• Blood Knight: Scoundrel depicts Wallenstein as one.
  • Breaking Speech: Machiavelli gives one to Rudolfo in The Lesson.
  • The Chessmaster: Jomini. He sees war as an elaborate game where every action can be carefully controlled and monitored. Lecomte's recounting of the American Civil War's beginning indicates that this it not the case.
  • Crapsack World: This is the world in The Discovery of Kansas.
  • Deadpan Snarker: Kanji Ishiwara in The Final War.
    Kanji Ishiwara: You mean to hang Doihara, do you not?
    Major Popper: If the court so pleases.
    Kanji Ishiwara: Oh, I am certain the court will so please. How convenient for the Allied Powers to have these courts. Official murder can be made legal. What a wonderful idea!
    Major Popper: You are under suspicion of conspiring to plan, prepare, initiate, or wage aggressive war.
    Kanji Ishiwara: Yes, well, it does not appear to have been sufficiently aggressive after all.
  • Death Seeker: Motojiro after the Nanshan battle. He ends up dying leading an assault on Port Arthur.
  • Driven to Suicide: Dr. Rivers' patient in Rain Stops Play shoots himself in a hotel room.
  • Eagleland: The military professionals, industry exhibitors, and Peter Haywood fully believe in Flavor 1 in At the Fair. It turns into Flavor 2 in The Discovery of Kansas.
  • The Emperor: A Sword is Drawn features a Chinese emperor (probably Emperor Wu). Hirohito's wartime role is discussed in the last part of The Final War. Major Popper believes that the emperor is guilty of war crimes. His superiors suppress any evidence that would implicate the emperor because they want to rebuild Japan to support the U.S. in the Cold War.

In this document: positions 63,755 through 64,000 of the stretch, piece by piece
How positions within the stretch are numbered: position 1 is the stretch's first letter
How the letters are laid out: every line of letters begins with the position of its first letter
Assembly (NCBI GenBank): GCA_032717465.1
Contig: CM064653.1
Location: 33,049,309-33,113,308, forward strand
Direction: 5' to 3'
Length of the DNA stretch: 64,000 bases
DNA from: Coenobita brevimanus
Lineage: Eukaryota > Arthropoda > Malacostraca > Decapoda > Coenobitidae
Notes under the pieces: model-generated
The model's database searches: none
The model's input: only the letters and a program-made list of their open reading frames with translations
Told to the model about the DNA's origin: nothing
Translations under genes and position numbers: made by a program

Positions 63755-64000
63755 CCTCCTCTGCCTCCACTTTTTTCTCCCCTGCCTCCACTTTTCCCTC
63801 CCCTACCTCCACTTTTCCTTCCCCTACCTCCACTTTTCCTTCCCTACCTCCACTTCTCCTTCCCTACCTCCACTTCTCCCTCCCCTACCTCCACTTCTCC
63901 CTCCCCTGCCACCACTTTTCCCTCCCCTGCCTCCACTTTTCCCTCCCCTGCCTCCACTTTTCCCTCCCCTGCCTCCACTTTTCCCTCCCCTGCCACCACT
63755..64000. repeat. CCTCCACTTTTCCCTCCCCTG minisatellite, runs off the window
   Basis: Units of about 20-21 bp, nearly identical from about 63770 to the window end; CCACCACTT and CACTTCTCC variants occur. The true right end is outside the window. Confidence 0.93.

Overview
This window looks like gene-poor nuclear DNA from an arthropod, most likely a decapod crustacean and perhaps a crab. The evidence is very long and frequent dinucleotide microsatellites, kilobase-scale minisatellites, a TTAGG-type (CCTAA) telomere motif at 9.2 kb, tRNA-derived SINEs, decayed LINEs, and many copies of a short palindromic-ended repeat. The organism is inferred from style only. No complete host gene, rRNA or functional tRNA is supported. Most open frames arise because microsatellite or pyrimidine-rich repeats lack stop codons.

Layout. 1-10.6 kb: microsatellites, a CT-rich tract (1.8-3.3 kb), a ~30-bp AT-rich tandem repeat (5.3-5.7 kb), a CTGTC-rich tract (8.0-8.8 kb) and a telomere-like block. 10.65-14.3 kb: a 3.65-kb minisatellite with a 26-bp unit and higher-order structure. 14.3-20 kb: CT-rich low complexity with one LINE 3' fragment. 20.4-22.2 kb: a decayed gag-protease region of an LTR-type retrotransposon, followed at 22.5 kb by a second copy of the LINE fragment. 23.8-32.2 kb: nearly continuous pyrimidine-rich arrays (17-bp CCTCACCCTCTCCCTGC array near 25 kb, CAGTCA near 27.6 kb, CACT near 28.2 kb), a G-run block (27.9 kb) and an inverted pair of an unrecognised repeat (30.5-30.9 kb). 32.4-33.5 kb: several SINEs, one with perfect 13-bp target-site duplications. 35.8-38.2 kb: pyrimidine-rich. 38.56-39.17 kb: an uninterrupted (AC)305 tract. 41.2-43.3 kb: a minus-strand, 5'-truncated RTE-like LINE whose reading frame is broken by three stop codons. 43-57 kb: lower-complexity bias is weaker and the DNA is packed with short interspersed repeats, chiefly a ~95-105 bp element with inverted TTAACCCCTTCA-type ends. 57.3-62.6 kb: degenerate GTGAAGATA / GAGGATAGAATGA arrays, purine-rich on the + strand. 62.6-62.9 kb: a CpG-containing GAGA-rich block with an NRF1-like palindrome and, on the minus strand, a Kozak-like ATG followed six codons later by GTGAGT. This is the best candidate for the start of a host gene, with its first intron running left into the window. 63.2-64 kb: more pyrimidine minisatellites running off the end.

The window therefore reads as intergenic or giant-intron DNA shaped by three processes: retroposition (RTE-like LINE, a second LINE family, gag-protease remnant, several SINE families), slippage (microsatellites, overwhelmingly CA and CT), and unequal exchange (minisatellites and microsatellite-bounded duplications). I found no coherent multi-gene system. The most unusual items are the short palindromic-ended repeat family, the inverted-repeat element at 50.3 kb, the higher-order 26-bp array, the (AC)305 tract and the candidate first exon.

• Forever War: What the war in The Discovery of Kansas turns into.
  • General Failure: The general in A Sword is Drawn. He's able to ably follow accepted military principles, but he cannot use his skills to wage war as a craft.
    • In Human Rain, Tretyakov's commanding officer became a general through the police force. Truth in Television, actually. General Fock was an officer in Russia's gendarme corps who transferred to the army as a police general.
  • General Ripper: The first Grand Commander in The Discovery of Kansas.
  • Guns vs. Swords: Most of the Japanese officers in Human Rain keep a revolver but they actually don't intend on using it, instead proclaiming a preference to the sword and bayonet.
  • Guilt-Free Extermination War: In The Discovery of Kansas, this is how the U.S. carries out their war against the enemy. The public approves when 27 million people in Rio de Janeiro die in an American attack and demand more actions of the same sort. The first Grand Campaign sees the wanton destruction of cities and the use of environmental weapons. None of these actions help them win the war.
  • Historical Domain Character:
  • Jerkass Has a Point: Kanji on the Soviets and the validity of war crimes tribunals in The Final War.
  • Inspired by…: Those who have read quite a bit of military history can find out what sources Spiller based his stories on. For example, Human Rain is inspired by Tadayoshi Sakurai's Human Bullets, Nikolai Tretyakov's My Experiences at Nan Shan and Port Arthur, and Charles à Court's The War in the Far East.
  • Lady of War: María de Estrada in La Noche Triste.
  • Lost Common Knowledge: Played straight two times in The Discovery of Kansas. When the narrator's unit discovers a scrap from Clausewitz's On War, none of the soldiers can read it and it's dismissed as junk or enemy propaganda. Later, the narrator discovers an abandoned military library preserved underground in Kansas.